• Our “educational agitation” was working.
  • Once again in Wright’s words: “All over the territory within 10 miles of the Fells, till we have established what is called a public ‘craze’, and it will turn out to be the sanest craze that ever took possession of this hub”.
  • Wright passed away a year after that statement, but a 134 years later, the hockey rink proposal went down in defeat.  His legacy lives on.
  • But what lessons have we learned?
  • What if the proponents had succeeded to push their effort all the way to the general courts, making our legislature invoke article 97?
  • There are already 42 hockey rinks on DCR property!  Clearly a precedent has been set. We know our legislative delegation almost unanimously opposed the hockey rink. Would that have been enough to stop this proposal?

What if the proponents had pushed their proposal to litigation?

  • We reviewed the case law of 10 large litigations since Article 97 was amended to the Massachusetts Constitution in 1972.  In every case the courts made very narrow decisions.  In no case could we perceive a predictable outcome.  It’s clear to me that the courts have no appetite to make law.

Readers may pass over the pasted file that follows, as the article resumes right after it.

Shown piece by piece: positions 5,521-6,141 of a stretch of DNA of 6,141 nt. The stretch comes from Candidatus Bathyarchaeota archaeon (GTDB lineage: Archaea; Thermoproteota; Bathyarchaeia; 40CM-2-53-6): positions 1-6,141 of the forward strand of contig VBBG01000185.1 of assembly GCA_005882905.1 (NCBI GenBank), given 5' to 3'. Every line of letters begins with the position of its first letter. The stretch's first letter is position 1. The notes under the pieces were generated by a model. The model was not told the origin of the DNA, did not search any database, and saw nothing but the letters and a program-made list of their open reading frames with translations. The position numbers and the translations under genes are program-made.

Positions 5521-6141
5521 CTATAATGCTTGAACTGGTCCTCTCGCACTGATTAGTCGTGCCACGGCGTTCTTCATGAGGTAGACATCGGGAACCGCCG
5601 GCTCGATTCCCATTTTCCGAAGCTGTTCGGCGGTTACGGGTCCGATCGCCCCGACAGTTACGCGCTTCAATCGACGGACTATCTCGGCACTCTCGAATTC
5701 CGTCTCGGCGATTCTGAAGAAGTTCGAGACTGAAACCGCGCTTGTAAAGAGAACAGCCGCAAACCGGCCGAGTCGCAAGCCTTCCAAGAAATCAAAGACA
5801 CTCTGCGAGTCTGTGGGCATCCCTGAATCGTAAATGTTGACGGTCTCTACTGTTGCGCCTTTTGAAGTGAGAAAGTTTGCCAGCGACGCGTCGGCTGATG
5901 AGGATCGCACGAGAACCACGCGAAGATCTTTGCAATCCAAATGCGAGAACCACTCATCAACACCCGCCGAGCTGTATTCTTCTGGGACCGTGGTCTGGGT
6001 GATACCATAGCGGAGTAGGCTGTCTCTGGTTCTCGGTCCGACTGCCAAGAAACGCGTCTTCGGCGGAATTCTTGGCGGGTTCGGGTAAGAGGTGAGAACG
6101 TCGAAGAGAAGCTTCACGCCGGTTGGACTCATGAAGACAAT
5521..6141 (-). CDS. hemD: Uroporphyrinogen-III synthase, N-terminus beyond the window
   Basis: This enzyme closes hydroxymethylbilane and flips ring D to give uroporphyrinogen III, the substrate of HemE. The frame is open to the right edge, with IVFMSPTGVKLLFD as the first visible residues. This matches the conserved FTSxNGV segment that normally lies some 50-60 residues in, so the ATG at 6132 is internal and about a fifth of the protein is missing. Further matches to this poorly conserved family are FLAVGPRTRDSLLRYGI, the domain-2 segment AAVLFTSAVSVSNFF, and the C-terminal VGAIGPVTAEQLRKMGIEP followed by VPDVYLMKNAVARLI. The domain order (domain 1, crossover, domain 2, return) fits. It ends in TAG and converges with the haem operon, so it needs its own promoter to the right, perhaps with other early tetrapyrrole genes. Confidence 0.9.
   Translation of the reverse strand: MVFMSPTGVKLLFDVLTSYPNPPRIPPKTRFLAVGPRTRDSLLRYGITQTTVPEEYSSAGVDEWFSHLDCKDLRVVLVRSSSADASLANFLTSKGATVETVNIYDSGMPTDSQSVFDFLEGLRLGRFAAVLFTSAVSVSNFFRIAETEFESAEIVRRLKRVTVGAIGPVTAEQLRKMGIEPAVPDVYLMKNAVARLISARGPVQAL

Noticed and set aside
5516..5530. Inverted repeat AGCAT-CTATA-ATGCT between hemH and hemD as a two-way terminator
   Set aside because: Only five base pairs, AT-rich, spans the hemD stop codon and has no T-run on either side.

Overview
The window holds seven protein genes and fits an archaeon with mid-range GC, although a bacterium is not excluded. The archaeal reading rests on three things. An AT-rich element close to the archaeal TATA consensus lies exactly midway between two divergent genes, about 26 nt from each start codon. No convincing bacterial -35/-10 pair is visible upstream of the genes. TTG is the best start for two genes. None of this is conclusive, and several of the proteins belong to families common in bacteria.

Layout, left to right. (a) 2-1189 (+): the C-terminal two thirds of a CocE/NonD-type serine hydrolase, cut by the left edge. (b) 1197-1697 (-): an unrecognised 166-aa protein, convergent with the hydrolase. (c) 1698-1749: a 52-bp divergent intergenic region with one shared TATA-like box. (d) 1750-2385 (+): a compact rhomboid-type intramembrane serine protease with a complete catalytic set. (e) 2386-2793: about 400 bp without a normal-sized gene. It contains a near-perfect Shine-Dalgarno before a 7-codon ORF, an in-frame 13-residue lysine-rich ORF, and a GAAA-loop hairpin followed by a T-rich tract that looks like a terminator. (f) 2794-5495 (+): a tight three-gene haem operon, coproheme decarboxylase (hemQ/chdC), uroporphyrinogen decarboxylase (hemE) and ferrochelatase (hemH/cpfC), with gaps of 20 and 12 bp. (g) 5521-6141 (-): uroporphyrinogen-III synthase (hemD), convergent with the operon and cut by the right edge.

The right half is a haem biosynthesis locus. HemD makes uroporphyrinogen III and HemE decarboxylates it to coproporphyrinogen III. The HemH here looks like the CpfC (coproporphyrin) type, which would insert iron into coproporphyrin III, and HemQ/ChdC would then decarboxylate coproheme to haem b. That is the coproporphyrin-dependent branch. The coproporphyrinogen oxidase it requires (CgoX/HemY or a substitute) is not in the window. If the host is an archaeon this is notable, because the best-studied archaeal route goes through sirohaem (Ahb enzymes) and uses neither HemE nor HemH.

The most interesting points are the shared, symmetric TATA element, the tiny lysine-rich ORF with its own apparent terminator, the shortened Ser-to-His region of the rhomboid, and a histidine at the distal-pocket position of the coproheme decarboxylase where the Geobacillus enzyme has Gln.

• The fact is Article 97 is a two-paragraph statement that—legally speaking—is very vague, subject to a wide variety of interpretations.
  • Creative lawyers can get their way with Article 97.

In 1973 Robert Quinn, Attorney General of Massachusetts, saw the legal problems in Article 97 and addressed some of them in a letter to the then Speaker of the House, David M. Bartley.  For instance, does Article 97 protect public land acquired before 1972?  Or what do the words “natural resources” mean?  Or the word “park”?  Or the words “prior public use”?  The list goes on, but you get the gist.  Still, no action was taken by the legislature to codify Article 97.

In 1998, the Executive Office of Environmental Affairs issued a policy to deal with the vagaries of Article 97, but it doesn’t have the benefit of clearly stated statutes.  Only the legislature can do that.  Since 2004 the Public Lands Preservation Act (PLPA) has been put before the Legislature to solve many of the issues of Article 97, and every year since—15 years—it has not passed.

  • In 1957, as Flynn Rink was being built, Olga Huckins, who privately owned a bird sanctuary in Duxbury, wrote a letter to Rachel Carson. The Commonwealth of Massachusetts had just sprayed her sanctuary with DDT.
  • In 1962 Silent Spring was published. That year president Kennedy read Silent Spring and he created the Science Advisory Committee to study the misuse of pesticides.
  • The second wave of conservationism was born.
  • In 1963 Clean Air Act passed
  • In 1964 Wilderness Preservation Act passed
  • In 1966 Endangered Species Act passed as well as National Historic Preservation Act
  • In 1967 Environmental Defense Fund was formed
  • In 1968 Grand Canyon dams proposal was defeated
  • In 1969 Greenpeace was formed
  • In 1970 EPA was established
  • In 1972 DDT was banned and Article 97 was amended to Massachusetts Constitution.